The entries on this website normally come from my comfortable corner of suburban Surrey but today I am blogging from the rather more American cinema-centric location, New York City.
Alicia Keys described New York as ‘a town that is famous as a place of movie scenes’ and she wasn’t kidding. If you tried to compile a list of great movies that use The Big Apple as a backdrop you would come up with some wonderful genre-defining classics; An Affair to Remember, Breakfast at Tiffany’s, The Apartment, King Kong, Miracle on 34th Street, West Side Story, American Psycho, Dog Day Afternoon, Taxi Driver, Manhattan (obviously), Planet of the Apes (kind of), When Harry Met Sally (indubitably) and a little film called Citizen Cane.
Still, when I was planning my trip there was only one film location that I knew I definitely had to search out…
The Ghostbusters HQ.
I say ‘search out’ rather than ‘see’ because that is what makes Ghostbusters a great New York movie. There are so many famous Manhattan movie sites that you trip over them in the city every time you turn a corner you turn but Ghostbusters, inexplicably linked to the city as it is, doesn’t feature the key landmarks in the way so many other films do. The Empire State Building is essential to An Affair to Remember and King Kong and everyone who knows Manhattan connects it with The Brooklyn Bridge. Even When Harry Met Sally, a film that doesn’t dwell on the tourist trail, has a key scene at the Washington Square Arch. Ghostbusters found buildings tucked away somewhere and made them iconic. It doesn’t feature the landmarks as much as it creates new ones. Ghostbusters showed off New York less as a place where people visit and more as one where they live and work, and Kick Ass and Black Swan are contemporary examples of movies that have followed this model.
The first key location in Ghostbusters is The New York Public Library which is a bit of a tourist spot but is featured here just because it is the local library rather than that classic building with the stone lions outside. The shots of the ‘Spook Central’ apartment building were filmed at 55 Central Park West (not the San Remo apartments a few blocks north of it as was confidently stated by the guy giving us a tour round Central Park in his horse drawn carriage).
Incidentally, the Sedgewick Hotel where they catch Slimer isn’t actually a real place at all. The lobby scenes were shot at the Biltmore Hotel in LA although the hotel corridor set was based on the Algonguin Hotel in West 44th Street.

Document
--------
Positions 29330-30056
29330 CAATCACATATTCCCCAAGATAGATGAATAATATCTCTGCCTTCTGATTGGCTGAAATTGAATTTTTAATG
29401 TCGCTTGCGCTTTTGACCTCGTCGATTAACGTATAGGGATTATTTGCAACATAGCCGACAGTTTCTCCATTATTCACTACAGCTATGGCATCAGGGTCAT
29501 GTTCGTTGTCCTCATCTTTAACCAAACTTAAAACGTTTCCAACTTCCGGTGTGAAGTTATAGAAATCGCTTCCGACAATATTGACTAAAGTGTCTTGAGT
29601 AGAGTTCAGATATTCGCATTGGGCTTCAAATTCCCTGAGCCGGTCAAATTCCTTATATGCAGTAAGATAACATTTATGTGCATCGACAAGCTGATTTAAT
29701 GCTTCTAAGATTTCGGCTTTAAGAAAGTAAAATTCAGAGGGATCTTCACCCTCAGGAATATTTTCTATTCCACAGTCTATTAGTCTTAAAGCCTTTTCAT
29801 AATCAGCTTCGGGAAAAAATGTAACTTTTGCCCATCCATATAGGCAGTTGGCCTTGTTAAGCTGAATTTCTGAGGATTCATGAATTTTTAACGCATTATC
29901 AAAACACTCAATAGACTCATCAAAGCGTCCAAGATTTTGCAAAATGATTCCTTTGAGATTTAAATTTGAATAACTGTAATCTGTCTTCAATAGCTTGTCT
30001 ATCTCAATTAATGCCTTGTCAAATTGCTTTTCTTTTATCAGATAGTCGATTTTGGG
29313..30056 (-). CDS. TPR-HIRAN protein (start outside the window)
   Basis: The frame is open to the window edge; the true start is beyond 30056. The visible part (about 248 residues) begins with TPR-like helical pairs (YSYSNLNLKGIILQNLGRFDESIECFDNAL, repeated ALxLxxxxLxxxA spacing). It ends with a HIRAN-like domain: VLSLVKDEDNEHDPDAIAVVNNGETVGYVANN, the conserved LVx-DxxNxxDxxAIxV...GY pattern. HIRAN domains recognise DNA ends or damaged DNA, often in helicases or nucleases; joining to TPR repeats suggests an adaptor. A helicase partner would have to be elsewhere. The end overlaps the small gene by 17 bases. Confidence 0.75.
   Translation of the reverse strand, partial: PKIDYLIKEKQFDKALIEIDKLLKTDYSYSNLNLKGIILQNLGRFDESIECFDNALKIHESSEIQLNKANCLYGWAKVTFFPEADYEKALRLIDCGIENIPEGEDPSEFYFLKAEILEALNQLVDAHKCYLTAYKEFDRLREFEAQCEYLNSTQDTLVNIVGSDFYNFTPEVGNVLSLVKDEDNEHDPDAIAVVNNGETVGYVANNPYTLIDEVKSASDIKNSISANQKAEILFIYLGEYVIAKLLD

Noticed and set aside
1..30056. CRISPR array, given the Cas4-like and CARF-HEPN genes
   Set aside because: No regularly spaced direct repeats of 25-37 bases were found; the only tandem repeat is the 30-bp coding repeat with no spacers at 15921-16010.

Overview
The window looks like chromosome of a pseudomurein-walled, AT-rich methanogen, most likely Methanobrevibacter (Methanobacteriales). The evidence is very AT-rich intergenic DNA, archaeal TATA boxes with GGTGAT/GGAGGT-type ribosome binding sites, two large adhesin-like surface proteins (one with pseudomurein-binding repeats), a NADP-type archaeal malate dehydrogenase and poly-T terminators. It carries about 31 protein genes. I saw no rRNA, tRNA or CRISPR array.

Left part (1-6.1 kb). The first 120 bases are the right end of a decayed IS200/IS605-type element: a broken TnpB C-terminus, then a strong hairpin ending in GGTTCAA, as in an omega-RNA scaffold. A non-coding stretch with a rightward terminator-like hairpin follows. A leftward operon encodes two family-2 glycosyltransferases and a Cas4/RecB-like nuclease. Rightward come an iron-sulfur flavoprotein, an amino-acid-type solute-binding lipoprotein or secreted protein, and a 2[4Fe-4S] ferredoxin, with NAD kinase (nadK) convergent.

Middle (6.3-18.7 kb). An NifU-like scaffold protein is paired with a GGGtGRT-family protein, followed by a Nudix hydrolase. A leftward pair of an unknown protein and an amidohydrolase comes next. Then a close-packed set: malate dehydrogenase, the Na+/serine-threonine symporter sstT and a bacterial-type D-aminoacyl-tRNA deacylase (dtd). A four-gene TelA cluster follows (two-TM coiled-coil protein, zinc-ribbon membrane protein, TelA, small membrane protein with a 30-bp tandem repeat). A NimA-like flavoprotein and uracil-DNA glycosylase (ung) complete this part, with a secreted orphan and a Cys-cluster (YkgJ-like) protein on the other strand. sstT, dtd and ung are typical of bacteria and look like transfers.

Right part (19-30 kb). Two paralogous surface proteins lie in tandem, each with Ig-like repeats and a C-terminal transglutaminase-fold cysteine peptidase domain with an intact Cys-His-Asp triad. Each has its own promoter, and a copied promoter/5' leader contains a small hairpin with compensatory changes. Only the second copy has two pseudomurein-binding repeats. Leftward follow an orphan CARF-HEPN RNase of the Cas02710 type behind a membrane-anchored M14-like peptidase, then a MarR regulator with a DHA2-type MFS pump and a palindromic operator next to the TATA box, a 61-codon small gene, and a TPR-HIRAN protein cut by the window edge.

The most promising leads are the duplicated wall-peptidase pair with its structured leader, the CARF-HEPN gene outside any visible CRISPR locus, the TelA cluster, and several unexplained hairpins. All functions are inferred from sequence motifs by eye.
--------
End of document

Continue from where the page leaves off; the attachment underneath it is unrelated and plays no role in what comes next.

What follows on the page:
The courtyard outside the Metropolitan Opera House where Peter Venkman waits to see Dana Barrett is a very real location (it also features in Black Swan) as is the object of my pilgrimage; the Hook and Ladder building at 14 North Moore Street in Tribeca, about a mile north of the World Trade Center site.
This building, now famous as the Ghostbusters Headquarters, is a working fire station and when I arrived there this afternoon I found someone else geeking out at it’s cinematic significance. (This guy was insisting that his girlfriend photograph him kissing the building, it is always reassuring to discover that there are people out there more nerdy than me.) I was clearly very excited to visit this location and even without the Ghostbusters connection it is a very charming building with some nice old school architecture, placed as it is in a very glassy and quite modern metropolis.
None of this would matter though if the film were not so great. My family and I were in the world famous toy store FAO Schwartz yesterday and none of us, least of all my kids were excited about it being one of the key locations in The Smurfs because that film is totally forgettable. Ghostbusters is a superb film and, like all of the best comedies, would still work without the laughs with its engaging and original story. The three leads are all fully rounded characters and very likeable so it is a pleasure spending time with them. They also have effortless chemistry and play off one another perfectly. This formula of filling a film with strong yet individual characters who are almost flukishly successful in fighting evil, all the while spouting witty one liners is great when it is executed successfully. Ghostbusters got it spot on and made it look easy as did last year’s phenomenally successful Avengers Assemble which owes its 1984 predecessor a considerable debt. The star of Marvel Studios’ ensemble pic is clearly Robert Downey Jnr’s Tony Stark/Iron Man. His roguish, womanising, egotistical yet loveable hero with the effortless gags that serve as a punchline to any situation is basically a modern day Peter Venkman, with a beard and an expensive suit.
Ghostbusters remains a joy to watch no matter how many times you see it and if it is a film you’ve not watched for a while I urge you to do so again soon. I am very pleased today to have stood on the road that once had the tyres of Ecto 1 discreetly screeching across it.
Now I need to go and find the castle from The Fisher King.